UP’s technology hub for $105 million

Where can you drive a boat to work and build a rocket? The Upper Peninsula.

Some of the state’s—and the nation’s—most innovative technology is being developed along Lake Superior’s rugged shoreline.

In one year, technology companies across the UP generated $105.9 million in sales, according to data collected by Michigan SmartZones, a technology business accelerator funded by the state.

From aerospace to electric vehicles to streamlining industries like hospitality, manufacturing and logging, Northern Michigan tech companies are leveraging a Midwestern work ethic and the technical prowess of public research universities.

Being rural, remote and cold is no longer a deterrent in the age of telecommuting, said David Rowe, executive director of MTEC SmartZone in Houghton.

From October 2021 to September 2022, entrepreneurs formed 34 new technology companies, creating 294 new jobs in UP. In addition, 1,076 people there continued to work in technology jobs.

“We tend not to make excuses for location anymore. We sell it as a feature,” Rowe said.

Yoopers peel off their “aw shucks” humility and rebrand themselves as the lucky ones who live and work where the rest of the population vacations. Both investors and innovators have taken note and are willing to invest.

Related: ‘Michigan’s secret weapon:’ UP business missing link in semiconductor solution

When Tom Dolaski returned to Munising in 2008, it felt like the town was stuck in time. The paper mill, the prison, the cruise ships – not much had changed since he left in 1997.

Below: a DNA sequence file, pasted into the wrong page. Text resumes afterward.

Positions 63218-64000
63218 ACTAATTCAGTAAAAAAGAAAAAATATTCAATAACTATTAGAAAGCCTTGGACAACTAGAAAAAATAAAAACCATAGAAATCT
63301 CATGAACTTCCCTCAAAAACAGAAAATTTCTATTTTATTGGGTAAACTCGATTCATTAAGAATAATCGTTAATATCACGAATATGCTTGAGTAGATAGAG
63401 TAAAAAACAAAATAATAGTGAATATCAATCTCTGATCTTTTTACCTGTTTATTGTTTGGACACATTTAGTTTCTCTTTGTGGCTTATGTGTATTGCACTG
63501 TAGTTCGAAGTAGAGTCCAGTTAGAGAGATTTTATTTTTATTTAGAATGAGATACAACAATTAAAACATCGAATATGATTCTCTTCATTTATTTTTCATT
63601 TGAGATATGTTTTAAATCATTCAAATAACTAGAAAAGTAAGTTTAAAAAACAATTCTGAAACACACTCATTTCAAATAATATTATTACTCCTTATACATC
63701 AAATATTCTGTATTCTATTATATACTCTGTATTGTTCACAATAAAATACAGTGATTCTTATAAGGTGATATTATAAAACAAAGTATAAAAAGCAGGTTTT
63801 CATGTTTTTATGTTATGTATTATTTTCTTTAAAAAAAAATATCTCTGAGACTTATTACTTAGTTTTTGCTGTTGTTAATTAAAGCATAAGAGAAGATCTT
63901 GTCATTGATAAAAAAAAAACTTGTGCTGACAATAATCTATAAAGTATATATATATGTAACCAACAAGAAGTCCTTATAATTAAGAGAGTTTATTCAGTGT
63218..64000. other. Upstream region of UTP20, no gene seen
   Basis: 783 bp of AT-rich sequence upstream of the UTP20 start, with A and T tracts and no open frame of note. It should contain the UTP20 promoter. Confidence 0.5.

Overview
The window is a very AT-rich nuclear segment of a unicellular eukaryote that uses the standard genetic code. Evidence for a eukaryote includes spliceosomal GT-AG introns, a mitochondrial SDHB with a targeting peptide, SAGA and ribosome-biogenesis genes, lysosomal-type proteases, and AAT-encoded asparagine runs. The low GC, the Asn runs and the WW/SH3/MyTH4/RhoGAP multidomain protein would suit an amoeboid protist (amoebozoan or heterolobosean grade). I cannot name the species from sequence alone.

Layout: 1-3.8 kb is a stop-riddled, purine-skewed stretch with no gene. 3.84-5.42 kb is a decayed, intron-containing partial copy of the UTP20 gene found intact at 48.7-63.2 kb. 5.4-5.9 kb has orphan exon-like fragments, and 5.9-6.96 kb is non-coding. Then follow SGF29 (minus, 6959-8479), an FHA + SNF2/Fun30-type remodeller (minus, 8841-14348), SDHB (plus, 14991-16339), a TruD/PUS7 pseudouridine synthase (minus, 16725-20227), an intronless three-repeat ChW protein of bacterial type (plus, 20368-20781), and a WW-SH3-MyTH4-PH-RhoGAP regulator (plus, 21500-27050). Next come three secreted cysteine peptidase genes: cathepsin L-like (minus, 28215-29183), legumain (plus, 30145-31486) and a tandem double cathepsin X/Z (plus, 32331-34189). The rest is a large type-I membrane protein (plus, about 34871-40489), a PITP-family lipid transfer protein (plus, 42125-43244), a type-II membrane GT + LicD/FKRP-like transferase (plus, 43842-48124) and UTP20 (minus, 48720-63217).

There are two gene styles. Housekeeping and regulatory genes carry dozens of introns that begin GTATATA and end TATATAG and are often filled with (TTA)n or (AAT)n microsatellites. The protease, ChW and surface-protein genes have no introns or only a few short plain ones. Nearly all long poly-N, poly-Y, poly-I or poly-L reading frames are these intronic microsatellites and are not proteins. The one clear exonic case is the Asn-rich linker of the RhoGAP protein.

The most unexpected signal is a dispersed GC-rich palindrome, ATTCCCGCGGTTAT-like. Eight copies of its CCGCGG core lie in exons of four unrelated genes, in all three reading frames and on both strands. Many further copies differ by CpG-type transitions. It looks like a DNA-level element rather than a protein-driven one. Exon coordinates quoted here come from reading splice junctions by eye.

Dolaski, 43, went from high school to the Air Force and then used his electrical engineering background to create DeployedTech, or DTech, a technology general contractor for hotel openings. He carved a career path in hospitality in Florida and California. Then a family emergency brought him home a decade later.

Setting up shop in Munising during a recession wasn’t the planned trajectory for his growing tech business. Dolaski may have been one of the Upper Peninsula’s first remote tech workers, as he went on to forge relationships from the Caribbean to Miami to Manhattan to Chicago.

As DTech took off, Dolaski was traveling 300 days a year, he said. Traveling in and out of a small regional airport with changing schedules became unsustainable, and Dolaski moved to Manhattan for a year.

While New York offered convenience, Michigan had the infrastructure to build a foundation and grow. In 2013, Dolaski returned and purchased a vacant building to house DTech’s Munising office. Nevertheless, he describes the economic development at that time as static.

“There were just a lot of things that didn’t happen that I felt should have happened,” he said. “So we just did it. We put our money where our mouth was.”

Fast forward 10 years, and Dolaski’s company has invested more than $12 million in the community. On the tech side, DTech has three offices, including in Munising, and employs 18 full-time employees.

On the development side, Deployed Capital owns and operates nine businesses ranging from a gas station store to a coffee roastery and concert venue.

“We were able to build experiences for the workforce that increased the value of downtown being seen as a place to work,” Dolaski said.

When Dolaski built his team of design engineers, he didn’t think about degrees or previous internships. He wanted the right personalities.

“I can always teach (skills), so I found the people who were in love with UP, who really wanted to be here, and we built our talent pool around that mentality,” he said.